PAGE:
Polychlorinated dibenzo-p-dioxins (PCDD) and polychlorinated dibenzofurans (PCDF) were introduced into the biosphere on a large scale as by-products from the manufacture of chlorinated phenols and the incineration of wastes. Due to their high toxicity they have been the subject of great public and scientific scrutiny. The evidence in the literature suggests that PCDD/F compounds are subject to biodegradation in the environment as part of the natural chlorine cycle. Lower chlorinated dioxins can be degraded by aerobic bacteria from the genera of Sphingomonas, Pseudomonas and Burkholderia. Most studies have evaluated the cometabolism of monochlorinated dioxins with unsubstituted dioxin as the primary substrate. The degradation is usually initiated by unique angular dioxygenases that attack the ring adjacent to the ether oxygen. Chlorinated dioxins can also be attacked cometabolically under aerobic conditions by white-rot fungi that utilize extracellular lignin degrading peroxidases. Recently, bacteria that can grow on monochlorinated dibenzo-p-dioxins as a sole source of carbon and energy have also been characterized (Pseudomonas veronii). Higher chlorinated dioxins are known to be reductively dechlorinated in anaerobic sediments. Similar to PCB and chlorinated benzenes, halorespiring bacteria from the genus Dehalococcoides are implicated in the dechlorination reactions. Anaerobic sediments have been shown to convert tetrachloro- to octachlorodibenzo-p-dioxins to lower chlorinated dioxins including monochlorinated congeners. Taken as a whole, these findings indicate that biodegradation is likely to contribute to the natural attenuation processes affecting PCDD/F compounds.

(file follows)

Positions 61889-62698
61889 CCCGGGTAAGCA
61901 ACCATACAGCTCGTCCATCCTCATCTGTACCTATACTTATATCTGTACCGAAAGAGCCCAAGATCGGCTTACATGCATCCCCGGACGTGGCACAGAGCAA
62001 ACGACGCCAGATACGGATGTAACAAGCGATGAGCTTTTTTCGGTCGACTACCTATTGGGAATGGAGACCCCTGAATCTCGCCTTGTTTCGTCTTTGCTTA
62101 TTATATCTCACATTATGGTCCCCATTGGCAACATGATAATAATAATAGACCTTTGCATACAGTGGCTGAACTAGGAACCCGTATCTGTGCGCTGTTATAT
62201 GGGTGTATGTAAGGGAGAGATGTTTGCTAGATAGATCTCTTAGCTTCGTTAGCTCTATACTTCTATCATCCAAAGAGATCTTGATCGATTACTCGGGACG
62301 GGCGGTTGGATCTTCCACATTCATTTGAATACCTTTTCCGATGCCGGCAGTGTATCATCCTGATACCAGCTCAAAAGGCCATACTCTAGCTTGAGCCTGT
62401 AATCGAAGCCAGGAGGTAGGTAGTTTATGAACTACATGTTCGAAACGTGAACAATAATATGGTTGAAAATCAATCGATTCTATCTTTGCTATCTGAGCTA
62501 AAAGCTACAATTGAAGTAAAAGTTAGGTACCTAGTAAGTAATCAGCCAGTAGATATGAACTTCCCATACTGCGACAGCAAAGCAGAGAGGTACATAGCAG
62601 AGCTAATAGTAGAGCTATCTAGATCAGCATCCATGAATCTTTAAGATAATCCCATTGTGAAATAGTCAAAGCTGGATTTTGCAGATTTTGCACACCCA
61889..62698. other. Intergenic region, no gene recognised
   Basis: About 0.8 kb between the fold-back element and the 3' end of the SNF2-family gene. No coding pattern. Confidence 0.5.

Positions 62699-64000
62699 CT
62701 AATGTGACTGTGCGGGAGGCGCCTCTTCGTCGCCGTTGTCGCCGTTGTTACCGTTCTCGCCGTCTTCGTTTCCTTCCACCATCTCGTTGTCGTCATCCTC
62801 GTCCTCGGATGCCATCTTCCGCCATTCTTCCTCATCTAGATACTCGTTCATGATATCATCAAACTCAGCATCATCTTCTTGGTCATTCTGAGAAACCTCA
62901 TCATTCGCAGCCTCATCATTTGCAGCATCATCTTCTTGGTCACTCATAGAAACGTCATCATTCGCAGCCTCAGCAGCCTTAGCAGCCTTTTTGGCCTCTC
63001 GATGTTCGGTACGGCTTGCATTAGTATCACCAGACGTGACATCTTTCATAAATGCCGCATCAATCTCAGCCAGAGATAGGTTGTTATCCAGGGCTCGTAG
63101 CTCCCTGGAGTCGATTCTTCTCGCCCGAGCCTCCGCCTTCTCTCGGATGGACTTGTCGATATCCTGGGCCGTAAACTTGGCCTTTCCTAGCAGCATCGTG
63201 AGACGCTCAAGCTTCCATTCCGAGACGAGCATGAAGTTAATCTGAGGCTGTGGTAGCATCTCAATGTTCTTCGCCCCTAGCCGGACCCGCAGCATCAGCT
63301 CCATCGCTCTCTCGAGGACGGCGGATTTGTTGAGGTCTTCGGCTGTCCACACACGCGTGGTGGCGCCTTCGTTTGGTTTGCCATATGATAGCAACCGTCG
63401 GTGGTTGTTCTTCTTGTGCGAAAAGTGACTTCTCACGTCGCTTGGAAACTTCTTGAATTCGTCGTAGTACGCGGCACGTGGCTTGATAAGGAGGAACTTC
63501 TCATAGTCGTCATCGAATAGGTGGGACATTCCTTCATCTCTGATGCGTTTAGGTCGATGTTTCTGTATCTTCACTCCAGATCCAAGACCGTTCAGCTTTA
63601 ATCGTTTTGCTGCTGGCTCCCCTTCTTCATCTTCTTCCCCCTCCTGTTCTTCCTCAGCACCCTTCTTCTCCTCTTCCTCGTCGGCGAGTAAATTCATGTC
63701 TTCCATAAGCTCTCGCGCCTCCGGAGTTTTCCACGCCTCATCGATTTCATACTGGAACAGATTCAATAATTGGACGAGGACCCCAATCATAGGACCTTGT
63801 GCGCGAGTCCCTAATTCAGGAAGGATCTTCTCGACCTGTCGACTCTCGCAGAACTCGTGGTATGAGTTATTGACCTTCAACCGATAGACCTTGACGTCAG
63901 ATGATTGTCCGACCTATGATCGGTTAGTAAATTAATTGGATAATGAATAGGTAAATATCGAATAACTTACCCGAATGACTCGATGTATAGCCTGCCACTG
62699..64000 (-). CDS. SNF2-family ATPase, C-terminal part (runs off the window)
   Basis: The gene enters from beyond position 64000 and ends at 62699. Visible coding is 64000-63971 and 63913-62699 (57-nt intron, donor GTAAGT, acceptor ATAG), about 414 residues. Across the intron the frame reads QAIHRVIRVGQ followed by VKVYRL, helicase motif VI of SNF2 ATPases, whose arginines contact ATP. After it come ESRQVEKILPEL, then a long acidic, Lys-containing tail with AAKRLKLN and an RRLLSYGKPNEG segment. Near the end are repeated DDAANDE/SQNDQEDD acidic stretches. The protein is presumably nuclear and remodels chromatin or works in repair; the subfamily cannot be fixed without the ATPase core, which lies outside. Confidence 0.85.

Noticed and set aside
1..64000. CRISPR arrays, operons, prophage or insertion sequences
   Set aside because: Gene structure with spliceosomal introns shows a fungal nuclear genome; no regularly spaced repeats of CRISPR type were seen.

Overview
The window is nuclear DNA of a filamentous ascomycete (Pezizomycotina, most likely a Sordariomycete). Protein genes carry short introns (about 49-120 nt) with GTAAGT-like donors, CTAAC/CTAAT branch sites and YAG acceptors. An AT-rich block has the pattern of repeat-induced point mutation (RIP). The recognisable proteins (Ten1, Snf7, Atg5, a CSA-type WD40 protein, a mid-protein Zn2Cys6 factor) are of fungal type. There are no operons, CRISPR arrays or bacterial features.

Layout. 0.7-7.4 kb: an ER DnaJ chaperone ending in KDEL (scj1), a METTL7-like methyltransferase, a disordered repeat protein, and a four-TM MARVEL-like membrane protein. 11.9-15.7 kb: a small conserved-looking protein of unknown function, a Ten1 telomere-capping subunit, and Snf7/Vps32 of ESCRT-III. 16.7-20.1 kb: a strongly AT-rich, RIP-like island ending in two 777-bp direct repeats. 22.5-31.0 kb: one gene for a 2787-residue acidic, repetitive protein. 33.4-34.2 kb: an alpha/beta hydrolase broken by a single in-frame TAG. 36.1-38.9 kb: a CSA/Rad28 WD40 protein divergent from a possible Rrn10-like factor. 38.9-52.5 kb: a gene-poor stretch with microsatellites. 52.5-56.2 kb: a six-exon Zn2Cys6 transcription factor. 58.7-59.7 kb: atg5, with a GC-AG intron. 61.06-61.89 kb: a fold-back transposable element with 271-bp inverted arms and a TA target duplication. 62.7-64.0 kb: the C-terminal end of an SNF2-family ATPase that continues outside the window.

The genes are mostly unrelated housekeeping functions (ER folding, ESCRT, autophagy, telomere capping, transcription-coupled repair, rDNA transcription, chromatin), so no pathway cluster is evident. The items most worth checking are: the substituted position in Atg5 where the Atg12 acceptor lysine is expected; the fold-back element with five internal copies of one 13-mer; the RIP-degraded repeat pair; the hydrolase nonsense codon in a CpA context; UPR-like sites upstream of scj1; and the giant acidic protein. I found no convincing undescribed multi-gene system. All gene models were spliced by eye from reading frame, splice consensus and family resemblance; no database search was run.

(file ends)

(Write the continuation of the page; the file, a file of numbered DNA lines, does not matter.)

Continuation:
- Polychlorinated dibenzodioxins
- Polychlorinated furans
ASJC Scopus subject areas
- Environmental Engineering
- Environmental Chemistry
- Public Health, Environmental and Occupational Health
- Health, Toxicology and Mutagenesis